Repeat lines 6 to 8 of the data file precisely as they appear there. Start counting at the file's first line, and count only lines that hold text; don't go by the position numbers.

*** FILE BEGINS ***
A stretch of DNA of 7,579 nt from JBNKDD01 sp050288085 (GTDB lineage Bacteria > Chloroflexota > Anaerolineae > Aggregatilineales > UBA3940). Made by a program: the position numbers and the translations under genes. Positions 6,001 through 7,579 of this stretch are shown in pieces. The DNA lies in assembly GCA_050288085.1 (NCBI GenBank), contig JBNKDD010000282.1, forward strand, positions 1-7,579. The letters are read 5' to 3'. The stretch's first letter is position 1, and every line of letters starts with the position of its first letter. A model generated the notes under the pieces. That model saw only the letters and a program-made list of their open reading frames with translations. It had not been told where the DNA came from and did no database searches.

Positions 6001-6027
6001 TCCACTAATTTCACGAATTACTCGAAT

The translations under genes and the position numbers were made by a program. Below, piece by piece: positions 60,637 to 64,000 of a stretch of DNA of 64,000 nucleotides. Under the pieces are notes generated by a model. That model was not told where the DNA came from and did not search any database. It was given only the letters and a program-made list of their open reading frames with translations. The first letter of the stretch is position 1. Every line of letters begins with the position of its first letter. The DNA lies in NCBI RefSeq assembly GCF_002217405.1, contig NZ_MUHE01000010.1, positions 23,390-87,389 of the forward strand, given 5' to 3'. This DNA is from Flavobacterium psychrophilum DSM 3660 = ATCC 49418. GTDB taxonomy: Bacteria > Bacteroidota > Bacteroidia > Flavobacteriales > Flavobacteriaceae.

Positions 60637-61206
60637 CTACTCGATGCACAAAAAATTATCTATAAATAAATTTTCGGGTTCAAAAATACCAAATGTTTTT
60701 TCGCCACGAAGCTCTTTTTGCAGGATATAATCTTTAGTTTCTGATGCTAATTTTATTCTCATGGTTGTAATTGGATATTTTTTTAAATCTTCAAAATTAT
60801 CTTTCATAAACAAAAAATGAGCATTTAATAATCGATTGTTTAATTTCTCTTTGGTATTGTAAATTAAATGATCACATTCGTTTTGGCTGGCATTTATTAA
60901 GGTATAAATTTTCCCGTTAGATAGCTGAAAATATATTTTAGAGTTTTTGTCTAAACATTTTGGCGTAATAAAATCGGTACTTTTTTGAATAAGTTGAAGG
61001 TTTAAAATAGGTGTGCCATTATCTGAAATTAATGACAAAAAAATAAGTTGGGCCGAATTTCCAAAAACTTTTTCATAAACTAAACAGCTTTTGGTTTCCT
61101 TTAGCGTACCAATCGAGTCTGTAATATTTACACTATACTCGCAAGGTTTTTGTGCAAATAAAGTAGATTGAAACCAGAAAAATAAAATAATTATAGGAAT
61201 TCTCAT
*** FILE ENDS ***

60637 CTACTCGATGCACAAAAAATTATCTATAAATAAATTTTCGGGTTCAAAAATACCAAATGTTTTT
60701 TCGCCACGAAGCTCTTTTTGCAGGATATAATCTTTAGTTTCTGATGCTAATTTTATTCTCATGGTTGTAATTGGATATTTTTTTAAATCTTCAAAATTAT
60801 CTTTCATAAACAAAAAATGAGCATTTAATAATCGATTGTTTAATTTCTCTTTGGTATTGTAAATTAAATGATCACATTCGTTTTGGCTGGCATTTATTAA